That said, I'm also increasingly coming to the opinion that if you use any cloud service, you should use at least two distinct ones. So, depending on what my B2 bill is like, I may end up shoving restic somewhere else as well, perhaps S3 shoved into Glacier.
Sat, 19 Aug 2017
Yuri on Ice Cosplay Skates
Bae and I both got addicted to Yuri on Ice when it came out, and when picking a costume for Flame Con, bae picked Yuri. He wanted to have ice skates in the costume, and so I put a bunch of thought into how we could make ice skates something that would be walkable.
Eventually I decided that I'd embed the blades of iceskates in a plastic resin block with some sort of sole attached to it. Photos of the process and some notes can be found here.
Other notes: I used "Castin' Craft Clear Polyester Casting Resin" as the resin. I mixed it up in about 32 ounce batches with the appropriate amount of catalyst. I didn't wait for the resin to start setting before pouring a new batch, it's just that I had a couple disposable 32 ounce mixing cups for my work. The resin cured overnight. Note: this stuff stinks to high heaven; even working by a window with a large box fan sucking air out the apartment smelled like a plastics factory, and did so for a few days after.
In my mind Dick Blick would have had some sort of dense rubber foam that I could cut and use as the sole of the skates. They don't, so I (as you can see in the photos) used some felt as an interface. The resin bonded quite strongly to that, and I bought some of those large rubber floor tiles that you see in gyms or for kid playrooms and used them as raw material for the sole. Perhaps not quite as grippy as I'd like, but they worked well enough and added a bit of cushion. I used several coats of 3M Super 77 spray adhesive on both the felt and the foam, letting it dry to a tacky touch before mating them together and weighing things down. After letting it sit overnight, I trimmed the foam rubber to match the plastic.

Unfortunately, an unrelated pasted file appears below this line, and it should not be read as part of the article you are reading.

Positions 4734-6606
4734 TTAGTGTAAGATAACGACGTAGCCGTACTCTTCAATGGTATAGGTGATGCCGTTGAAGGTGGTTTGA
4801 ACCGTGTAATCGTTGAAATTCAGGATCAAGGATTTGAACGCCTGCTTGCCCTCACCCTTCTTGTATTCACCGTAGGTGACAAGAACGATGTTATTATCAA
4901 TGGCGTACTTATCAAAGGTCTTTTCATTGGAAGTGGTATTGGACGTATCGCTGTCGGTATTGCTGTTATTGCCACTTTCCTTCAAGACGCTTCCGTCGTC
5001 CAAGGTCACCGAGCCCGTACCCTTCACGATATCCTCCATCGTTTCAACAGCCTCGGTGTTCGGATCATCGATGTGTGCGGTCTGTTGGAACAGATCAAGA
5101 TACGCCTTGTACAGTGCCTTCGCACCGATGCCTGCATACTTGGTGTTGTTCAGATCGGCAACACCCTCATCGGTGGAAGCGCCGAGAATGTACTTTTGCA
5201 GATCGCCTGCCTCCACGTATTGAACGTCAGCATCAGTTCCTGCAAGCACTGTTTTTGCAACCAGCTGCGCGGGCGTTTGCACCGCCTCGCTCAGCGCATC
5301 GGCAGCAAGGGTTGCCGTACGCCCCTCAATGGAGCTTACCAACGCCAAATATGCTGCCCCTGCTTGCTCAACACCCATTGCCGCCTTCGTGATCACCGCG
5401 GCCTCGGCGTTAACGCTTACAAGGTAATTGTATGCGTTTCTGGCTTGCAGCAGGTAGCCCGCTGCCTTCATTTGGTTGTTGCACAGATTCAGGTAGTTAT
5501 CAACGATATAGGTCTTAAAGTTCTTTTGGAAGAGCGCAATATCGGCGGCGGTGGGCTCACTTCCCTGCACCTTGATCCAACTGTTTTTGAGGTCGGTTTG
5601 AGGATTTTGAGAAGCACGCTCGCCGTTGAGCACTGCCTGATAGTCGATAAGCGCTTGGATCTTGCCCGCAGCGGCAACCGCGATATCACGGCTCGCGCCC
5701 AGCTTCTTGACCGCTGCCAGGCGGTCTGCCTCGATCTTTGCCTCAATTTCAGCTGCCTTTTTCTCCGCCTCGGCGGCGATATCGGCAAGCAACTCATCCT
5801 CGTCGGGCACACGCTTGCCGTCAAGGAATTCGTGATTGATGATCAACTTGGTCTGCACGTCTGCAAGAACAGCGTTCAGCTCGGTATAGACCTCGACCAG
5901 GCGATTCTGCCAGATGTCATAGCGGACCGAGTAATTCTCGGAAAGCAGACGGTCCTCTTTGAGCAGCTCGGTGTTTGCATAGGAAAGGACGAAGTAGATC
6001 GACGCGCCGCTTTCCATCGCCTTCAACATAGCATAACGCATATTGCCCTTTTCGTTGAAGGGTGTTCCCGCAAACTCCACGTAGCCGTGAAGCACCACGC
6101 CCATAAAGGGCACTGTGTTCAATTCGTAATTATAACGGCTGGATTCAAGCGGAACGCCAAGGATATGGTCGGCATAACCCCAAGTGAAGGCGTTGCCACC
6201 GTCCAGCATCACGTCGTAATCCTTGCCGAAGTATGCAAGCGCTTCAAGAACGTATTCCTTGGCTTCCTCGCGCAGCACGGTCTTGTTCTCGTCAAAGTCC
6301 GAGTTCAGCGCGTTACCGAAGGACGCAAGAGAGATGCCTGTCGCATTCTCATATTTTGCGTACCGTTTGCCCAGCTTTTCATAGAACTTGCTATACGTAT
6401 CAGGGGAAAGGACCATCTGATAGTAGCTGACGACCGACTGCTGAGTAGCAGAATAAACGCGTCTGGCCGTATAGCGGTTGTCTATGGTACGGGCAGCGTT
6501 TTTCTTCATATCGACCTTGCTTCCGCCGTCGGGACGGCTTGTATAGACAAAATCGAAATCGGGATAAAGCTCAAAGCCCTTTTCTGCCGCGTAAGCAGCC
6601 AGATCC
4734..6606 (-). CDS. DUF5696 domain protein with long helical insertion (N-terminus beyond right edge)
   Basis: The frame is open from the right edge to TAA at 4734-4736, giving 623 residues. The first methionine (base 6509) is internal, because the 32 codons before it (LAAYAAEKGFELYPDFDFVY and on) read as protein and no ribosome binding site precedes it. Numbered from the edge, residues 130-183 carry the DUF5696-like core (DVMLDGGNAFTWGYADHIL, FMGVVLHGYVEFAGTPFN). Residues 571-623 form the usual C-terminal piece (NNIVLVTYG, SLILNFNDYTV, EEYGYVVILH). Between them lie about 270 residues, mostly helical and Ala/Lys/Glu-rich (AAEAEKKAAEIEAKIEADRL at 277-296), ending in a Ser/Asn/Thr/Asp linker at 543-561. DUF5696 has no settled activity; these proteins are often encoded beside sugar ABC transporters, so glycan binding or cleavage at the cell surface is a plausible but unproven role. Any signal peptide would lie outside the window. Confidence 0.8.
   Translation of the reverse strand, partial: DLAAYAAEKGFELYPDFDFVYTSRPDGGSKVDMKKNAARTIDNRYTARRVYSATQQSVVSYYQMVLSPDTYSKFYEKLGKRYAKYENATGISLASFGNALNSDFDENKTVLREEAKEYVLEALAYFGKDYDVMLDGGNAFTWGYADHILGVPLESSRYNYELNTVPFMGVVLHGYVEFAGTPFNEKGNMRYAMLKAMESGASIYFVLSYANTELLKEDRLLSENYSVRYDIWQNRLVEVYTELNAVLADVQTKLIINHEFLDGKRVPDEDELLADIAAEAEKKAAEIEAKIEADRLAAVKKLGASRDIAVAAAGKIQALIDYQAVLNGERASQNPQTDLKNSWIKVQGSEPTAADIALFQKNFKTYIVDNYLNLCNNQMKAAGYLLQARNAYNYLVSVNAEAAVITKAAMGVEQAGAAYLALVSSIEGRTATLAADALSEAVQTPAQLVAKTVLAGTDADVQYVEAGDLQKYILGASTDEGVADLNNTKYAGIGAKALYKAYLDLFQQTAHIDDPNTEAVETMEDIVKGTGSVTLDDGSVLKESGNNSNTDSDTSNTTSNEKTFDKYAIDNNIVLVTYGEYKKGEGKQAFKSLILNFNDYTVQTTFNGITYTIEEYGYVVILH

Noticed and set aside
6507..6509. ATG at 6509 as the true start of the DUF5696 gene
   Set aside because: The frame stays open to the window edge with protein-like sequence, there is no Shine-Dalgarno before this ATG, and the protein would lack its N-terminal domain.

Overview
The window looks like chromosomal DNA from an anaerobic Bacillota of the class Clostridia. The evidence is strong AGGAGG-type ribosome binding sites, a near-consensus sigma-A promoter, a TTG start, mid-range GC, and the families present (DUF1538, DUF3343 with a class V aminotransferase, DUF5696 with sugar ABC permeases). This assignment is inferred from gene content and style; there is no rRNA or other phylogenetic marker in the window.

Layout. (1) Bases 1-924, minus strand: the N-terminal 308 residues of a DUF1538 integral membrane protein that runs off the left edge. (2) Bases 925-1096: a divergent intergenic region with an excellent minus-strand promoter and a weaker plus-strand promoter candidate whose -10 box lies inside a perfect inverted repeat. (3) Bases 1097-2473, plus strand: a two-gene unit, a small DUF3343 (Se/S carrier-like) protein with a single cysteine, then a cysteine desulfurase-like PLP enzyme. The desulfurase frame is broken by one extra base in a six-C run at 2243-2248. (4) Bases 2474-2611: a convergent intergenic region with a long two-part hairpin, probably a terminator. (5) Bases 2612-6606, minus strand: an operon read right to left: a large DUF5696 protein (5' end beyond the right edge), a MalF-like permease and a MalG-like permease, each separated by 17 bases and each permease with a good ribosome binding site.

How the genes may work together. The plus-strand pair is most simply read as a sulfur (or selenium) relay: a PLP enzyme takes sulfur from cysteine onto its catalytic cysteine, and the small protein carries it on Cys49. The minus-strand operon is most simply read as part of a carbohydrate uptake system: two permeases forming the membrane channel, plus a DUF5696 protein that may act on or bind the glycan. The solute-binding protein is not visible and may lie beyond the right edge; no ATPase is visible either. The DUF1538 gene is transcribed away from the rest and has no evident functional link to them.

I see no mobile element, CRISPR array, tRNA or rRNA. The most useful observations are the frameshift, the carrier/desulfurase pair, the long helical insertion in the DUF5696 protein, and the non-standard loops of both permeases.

Worked well enough that bae won a prize for shoes at the cosplay competition.
Fri, 28 Jul 2017
Issues with the $169 Chromebook
tl;dr: If you're trying to follow Kenn White's My $169 development Chromebook and the Google account you're using on the Chromebook is associated with a Google Apps For Your Domain domain, there will be ... issues. You'll quickly discover that at the "Turn on the Play Store" step, doing that for GAFYD domains is controlled by your domain administrator. I happen to be my domain administrator, and I quickly fell into a morass of device management and device enrollment and licenses and and and.
An update once I figure it out.
Mon, 29 May 2017
Dear Google Recruiters
Hi! You, or one of your colleagues, has decided to recruit me for Google. Typically, I've been reluctant to consider Google as part of my career path, but I thought I'd give you folks a chance. But first, a story.
Back in the Mists of Time(TM) (July 2006) I created a YouTube account at youtube.com/users/tproa/. Then, Google, starting along the path to becoming the computing behemoth we think of it today, bought out YouTube. For the longest time, I resolutely refused to associate a Google identity with YouTube, logging in with the account name "tproa" for years, until I finally gave in (I think when you folks made it near impossible not to), associating it with "firstname.lastname@example.org".
Then you folks unleashed Google+ on the world, and I'm pretty sure I refused to tie that to my YouTube videos at all.
Then we come to 2015. I've decided that running my own imap service just isn't as much fun as it used to be, and I moved my primary domain, tproa.net, to be a Google Apps domain. Of course, when I did that, I had to rename the former Google identity of 'email@example.com' so I could have it in my new GAFYD, so I renamed it 'firstname.lastname@example.org', and made 'email@example.com' one of the accounts in my GAFYD.
When I did that, suddenly all videos associated with youtube.com/users/tproa/ vanished, and I couldn't see them logged in as either firstname.lastname@example.org or email@example.com. Much sadness ensued — no longer would I be able to see the wondrous thundercloud formation outside of Ann Arbor, or the ad-hoc tire repair at bike polo, or making coffee with a Chemex at Ugly Mug. Google, in all of its wisdom, has essentially no support, even when I'm a paying customer, so those videos have been stuck, somewhere in the aether, unwatched, unloved.